MythTV works in the Mac OS X as well. Elgato Systems has a series of proprietary DVR software products made for Mac operating systems. Their TV tuners are known as EyeTV, and they are supplied with the latest versions of the EyeTV software developed by them.

    Portable DVRs

    Portable DVRs are growing in popularity because of their convenience of use and array of capabilities. Sometimes referred to as portable media devices, not only can they transfer and store videos, but copy music, photos and other types of media as well. Some portable DVRs usually consist of just a small function screen, USB port and hard drive. Others include an LCD screen to watch video directly on the unit. The SVAT CVP800 and Neuros MPEG-4 are examples of a portable DVRs available in the market.

    Important DVR Features

    When shopping for a DVR it is important to note the important features that a standard DVR should have, which are detailed below.

    Storage Capacity

    Storage Capacity is a key feature and should be an important selling point. The storage capacity of the hard drive in the DVR determines how much digital programming you can record, and this is measured in terms of the hours of programming. For instance, at a low resolution, you can store about 1 hour of video for every gigabyte (GB) of storage. DVR manufacturers usually specify between 30-hour to over 300-hour recording capacities. Such specifications can be misleading because the number of hours recorded depends on the quality of the video. Larger the hard drive and storage capacity, greater would be the cost of the unit.

    High Definition Compatibility

    If you have an HDTV, you will probably want to record shows that are compatible with it so that you can watch any recorded show in high definition on your HDTV. High Definition is currently the best format available; it is characterized by extremely high quality video and audio. While many DVRs do record in HDTV compatible resolution, some do not. The DVR’s specifications should have details about whether high definition recording is possible.

    Dual Tuner

    All DVRs usually allow you to watch a program stored on your TV set, while you record a new show. However, if you would like to watch a live TV show, while you record a new TV program on a different channel, you will need to make sure that your DVR has Dual Tuner technology. Dual tuner technology means that it has two tuners built in, one for tuning into the program that you are currently watching and a second tuner to tune to the channel that you would like to record.

    Services and Software to Get the Most Out of Your DVR

    One of the reasons people love their DVRs is the wide range of services and features that they offer. DVRs are much easier to use and are more powerful than just a normal VCR. Described below are three of the most commonly used services and software that many DVRs offer.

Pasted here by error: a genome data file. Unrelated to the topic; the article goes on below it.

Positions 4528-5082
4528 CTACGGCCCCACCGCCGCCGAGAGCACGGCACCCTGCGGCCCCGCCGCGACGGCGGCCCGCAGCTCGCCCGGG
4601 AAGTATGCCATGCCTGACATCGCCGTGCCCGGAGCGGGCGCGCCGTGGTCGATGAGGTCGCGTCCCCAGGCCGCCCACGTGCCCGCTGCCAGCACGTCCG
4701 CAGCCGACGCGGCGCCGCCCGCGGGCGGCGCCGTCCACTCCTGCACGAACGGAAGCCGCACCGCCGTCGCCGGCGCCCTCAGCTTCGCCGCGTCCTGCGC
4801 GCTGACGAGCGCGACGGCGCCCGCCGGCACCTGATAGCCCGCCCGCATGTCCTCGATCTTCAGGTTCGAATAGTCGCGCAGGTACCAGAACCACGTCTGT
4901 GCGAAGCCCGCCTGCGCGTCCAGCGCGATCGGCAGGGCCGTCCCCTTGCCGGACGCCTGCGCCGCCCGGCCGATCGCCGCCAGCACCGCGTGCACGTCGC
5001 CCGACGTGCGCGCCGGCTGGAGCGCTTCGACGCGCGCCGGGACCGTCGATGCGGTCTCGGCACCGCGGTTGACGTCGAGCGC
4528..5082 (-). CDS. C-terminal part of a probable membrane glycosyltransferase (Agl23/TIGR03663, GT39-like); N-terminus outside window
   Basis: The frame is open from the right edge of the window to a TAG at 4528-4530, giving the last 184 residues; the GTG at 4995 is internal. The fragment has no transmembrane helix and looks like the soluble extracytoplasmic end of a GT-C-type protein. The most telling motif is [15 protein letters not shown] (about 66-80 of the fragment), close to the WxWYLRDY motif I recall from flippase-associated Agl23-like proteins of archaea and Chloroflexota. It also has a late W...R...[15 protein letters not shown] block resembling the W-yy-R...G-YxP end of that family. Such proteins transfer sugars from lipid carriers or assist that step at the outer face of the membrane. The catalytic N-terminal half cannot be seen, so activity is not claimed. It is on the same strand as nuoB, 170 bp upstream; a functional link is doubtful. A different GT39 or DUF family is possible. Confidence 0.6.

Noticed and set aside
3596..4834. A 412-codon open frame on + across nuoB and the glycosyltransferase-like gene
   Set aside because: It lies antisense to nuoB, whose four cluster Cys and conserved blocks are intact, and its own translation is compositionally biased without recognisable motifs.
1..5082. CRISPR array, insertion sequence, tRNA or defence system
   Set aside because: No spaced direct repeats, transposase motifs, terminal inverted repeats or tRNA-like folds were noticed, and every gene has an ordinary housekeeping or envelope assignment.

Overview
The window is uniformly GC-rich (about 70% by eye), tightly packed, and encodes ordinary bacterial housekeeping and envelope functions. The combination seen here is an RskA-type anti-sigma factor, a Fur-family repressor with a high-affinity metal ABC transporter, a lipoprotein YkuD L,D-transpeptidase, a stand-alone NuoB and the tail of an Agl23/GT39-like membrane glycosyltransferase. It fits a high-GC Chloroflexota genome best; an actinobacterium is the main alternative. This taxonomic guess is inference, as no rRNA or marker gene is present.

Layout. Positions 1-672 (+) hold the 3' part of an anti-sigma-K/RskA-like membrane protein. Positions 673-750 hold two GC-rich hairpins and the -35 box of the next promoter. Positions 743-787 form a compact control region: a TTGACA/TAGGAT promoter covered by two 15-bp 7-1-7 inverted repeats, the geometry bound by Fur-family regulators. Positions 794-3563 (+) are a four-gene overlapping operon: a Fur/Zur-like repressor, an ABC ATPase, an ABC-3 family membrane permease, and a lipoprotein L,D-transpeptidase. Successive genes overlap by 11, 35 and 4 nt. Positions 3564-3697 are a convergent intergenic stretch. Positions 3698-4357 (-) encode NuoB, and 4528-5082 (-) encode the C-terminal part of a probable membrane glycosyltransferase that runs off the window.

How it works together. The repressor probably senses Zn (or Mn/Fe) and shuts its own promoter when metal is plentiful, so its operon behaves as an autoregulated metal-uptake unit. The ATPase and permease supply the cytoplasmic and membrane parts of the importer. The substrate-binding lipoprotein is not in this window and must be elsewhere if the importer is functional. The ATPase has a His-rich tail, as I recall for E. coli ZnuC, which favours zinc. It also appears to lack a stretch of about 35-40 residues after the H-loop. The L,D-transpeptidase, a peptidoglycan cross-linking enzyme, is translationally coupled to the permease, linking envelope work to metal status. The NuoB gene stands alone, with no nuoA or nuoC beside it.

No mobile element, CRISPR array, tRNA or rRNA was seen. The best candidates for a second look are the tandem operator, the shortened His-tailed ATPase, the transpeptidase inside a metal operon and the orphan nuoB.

Season Pass

    Season pass is available on TiVo as well as other DVRs (sometimes under a different name). This feature allows a user to record the entire season of a specific show with just one setting. This does away with the need for weekly reminders for preferred shows.

    Wish List

    Wish list is a term used by TiVo. This feature uses software and a user’s previous preferences to figure out and then record shows that may fit a user’s tastes. Most people think that a computer can’t figure out what they like, however, they often are extremely surprised and satisfied at the choices the device suggests.

    Keyword Search

    With the help of this feature, one can enter a keyword or phrase, for instance “bobsled”, and search TV listings to find programs that fit these criteria.

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    1. james braselton

      4 December, 2011 at 11:11 pm

      hi there rick i too used too have the power pc 14 inch 1.33 ghz 512 mb ram 32 mb video ram and a 60 gb 4,200 rpm hdd and used for a dvr now useing macbook air 13.3 inch 2.13 ghz duo core 4 gb ram 256 mb video ram and a solide state flash storage no hard drive of 256 gb soo flash storage 4 times bigger then hard drives

    2. Rick Deines

      17 March, 2011 at 5:34 pm

      I currently have an analog TV, an analog DVD and an ATT internet via modem that tests between 77 and 93 mps on both my desktop Power PC G4, Mac OSX 10.4.11 and my laptop with the same OS a 1.33 GHz Power PC G4. We want to purchase a new HDTV either with internet capability, doesn’t have to be built in.  Our goal is to be able to stream movies and TV shows without getting cable or satellite, ATT Universe etc.  No DVR necessary. What do you recommend?

    3. Harry Schueler

      1 March, 2011 at 5:23 pm

      I would like to copy programs from my AT&T Uverse DVR to a TIVO  Premier unit for playback, or vie-versa. How might I accomplish that?